Negative reaction to new female Dr Who casting is not surprising, says Birmingham expert

A Birmingham expert says the negative reaction to the casting of a woman in the lead role of Dr Who is “not surprising”.

Jodie Whittaker was unveiled as the 13th Doctor by the BBC last week.

Jodie Whittaker

Jodie Whittaker

But the BBC has been forced to issue a statement defending the decision to cast the first woman in the role after negative responses from some viewers on social media.

It said: “Jodie is not just a talented actor but she has a bold and brilliant vision for her Doctor.

“She aced it in her audition both technically and with the powerful female life force she brings to the role.

“She is destined to be an utterly iconic Doctor.”

Finola Kerrigan, a reader in marketing and consumption at Birmingham Business School said the move had shone a light on wider issues around representation on the nation’s TV screens.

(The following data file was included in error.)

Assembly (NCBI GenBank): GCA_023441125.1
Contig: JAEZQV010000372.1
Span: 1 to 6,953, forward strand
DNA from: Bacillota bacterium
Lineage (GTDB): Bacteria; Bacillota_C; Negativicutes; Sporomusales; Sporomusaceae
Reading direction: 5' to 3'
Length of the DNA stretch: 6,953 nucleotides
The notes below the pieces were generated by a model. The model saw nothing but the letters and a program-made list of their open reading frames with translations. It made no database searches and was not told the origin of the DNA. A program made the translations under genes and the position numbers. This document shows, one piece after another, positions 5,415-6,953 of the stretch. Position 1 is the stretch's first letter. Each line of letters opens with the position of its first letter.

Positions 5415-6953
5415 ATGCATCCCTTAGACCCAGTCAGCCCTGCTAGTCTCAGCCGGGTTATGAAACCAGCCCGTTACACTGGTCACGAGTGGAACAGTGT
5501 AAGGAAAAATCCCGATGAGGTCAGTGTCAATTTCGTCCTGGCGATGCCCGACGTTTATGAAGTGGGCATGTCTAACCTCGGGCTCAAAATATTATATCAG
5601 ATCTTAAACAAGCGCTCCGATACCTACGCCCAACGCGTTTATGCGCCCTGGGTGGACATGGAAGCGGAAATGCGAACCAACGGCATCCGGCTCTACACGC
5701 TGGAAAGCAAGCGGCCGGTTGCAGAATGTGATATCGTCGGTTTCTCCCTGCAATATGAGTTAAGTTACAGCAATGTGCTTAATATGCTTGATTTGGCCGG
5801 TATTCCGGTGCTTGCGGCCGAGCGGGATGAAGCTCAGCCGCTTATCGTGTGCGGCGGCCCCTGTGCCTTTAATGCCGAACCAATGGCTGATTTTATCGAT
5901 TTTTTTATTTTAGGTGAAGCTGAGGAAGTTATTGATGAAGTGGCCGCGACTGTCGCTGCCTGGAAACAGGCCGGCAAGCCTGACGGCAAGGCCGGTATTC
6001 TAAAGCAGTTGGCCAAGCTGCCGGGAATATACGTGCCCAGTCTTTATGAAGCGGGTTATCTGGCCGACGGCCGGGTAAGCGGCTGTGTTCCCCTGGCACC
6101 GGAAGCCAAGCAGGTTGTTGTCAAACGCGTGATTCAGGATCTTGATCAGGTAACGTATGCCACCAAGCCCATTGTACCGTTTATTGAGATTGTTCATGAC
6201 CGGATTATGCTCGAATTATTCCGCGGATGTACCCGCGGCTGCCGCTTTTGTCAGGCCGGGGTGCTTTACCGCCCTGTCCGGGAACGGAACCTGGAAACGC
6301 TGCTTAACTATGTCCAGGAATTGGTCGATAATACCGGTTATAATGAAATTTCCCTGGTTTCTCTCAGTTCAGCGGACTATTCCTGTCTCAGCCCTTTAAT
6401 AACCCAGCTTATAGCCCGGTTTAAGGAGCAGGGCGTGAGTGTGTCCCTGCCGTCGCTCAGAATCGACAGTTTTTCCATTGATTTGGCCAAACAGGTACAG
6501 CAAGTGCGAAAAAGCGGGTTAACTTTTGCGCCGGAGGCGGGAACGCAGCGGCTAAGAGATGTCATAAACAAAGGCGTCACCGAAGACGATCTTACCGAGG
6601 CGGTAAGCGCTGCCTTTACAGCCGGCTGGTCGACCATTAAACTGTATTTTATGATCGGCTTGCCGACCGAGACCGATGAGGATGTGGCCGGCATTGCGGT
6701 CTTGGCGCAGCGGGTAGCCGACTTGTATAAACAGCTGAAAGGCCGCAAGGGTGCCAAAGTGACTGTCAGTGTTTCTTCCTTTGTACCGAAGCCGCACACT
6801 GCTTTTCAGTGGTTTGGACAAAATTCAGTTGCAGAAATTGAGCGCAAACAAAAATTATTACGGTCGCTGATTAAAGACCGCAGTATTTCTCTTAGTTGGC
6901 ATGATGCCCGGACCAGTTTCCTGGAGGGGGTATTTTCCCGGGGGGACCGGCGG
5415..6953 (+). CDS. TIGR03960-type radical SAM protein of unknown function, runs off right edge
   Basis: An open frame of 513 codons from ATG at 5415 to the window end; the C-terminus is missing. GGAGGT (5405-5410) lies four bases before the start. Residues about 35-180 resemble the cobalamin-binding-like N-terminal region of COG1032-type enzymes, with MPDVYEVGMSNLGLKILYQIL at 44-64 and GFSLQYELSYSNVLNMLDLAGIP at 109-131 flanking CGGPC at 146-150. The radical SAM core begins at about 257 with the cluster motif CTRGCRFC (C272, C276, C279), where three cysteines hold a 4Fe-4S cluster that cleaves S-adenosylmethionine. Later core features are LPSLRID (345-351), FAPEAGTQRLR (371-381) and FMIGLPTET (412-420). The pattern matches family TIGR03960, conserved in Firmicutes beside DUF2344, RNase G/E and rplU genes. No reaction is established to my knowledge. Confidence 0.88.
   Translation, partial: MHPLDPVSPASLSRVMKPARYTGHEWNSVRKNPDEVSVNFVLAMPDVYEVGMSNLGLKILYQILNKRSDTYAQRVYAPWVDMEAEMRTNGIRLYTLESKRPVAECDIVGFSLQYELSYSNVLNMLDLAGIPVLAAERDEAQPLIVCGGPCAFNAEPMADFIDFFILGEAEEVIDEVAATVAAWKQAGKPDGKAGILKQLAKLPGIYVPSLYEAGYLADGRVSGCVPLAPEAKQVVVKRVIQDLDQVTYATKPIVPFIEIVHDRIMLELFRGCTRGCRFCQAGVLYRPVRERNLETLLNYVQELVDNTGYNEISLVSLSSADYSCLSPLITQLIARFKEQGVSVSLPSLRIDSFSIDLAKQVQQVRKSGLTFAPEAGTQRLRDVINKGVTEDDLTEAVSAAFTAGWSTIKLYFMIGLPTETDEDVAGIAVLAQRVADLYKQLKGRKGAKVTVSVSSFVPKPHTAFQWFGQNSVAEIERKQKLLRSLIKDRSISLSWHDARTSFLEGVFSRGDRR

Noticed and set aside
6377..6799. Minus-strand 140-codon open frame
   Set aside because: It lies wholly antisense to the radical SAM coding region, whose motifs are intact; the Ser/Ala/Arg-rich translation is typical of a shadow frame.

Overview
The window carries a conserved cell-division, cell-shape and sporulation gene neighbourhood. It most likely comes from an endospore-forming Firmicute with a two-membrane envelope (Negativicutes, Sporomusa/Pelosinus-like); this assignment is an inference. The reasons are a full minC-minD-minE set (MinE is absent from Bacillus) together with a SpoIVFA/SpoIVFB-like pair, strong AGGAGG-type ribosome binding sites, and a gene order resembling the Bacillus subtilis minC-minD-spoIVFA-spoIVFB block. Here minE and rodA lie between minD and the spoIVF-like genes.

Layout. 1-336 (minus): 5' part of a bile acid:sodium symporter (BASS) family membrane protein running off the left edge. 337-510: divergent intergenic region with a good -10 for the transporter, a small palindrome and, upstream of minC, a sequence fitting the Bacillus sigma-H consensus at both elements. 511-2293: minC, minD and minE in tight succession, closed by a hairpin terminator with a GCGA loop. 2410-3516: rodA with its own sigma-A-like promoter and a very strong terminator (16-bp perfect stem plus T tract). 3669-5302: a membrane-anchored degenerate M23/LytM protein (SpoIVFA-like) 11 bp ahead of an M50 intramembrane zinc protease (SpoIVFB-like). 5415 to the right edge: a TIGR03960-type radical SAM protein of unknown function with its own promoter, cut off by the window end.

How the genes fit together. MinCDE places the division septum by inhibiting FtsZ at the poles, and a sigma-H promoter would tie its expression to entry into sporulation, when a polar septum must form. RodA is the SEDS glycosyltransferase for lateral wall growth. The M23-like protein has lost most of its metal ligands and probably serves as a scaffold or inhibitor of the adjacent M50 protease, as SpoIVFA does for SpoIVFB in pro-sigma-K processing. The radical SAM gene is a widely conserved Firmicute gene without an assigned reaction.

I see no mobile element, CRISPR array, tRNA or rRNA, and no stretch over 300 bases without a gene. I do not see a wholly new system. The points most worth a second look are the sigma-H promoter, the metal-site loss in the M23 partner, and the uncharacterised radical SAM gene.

“This negative reaction to the casting of a woman as Doctor Who is not surprising when set in the context of expressions of cultural tastes more broadly,” she wrote in a University of Birmingham blog post.

“Researchers have long pointed out the problems with a lack of diverse representation on screens – the stories on screen do not represent everyday reality and in not doing so, this lack of representation can have broader negative implications.

“While the focus of the casting of Jodie Whittaker as Doctor Who is on gender, broader attention needs to be paid to normalising diverse casting across the board so that our screens reflect society more accurately.”

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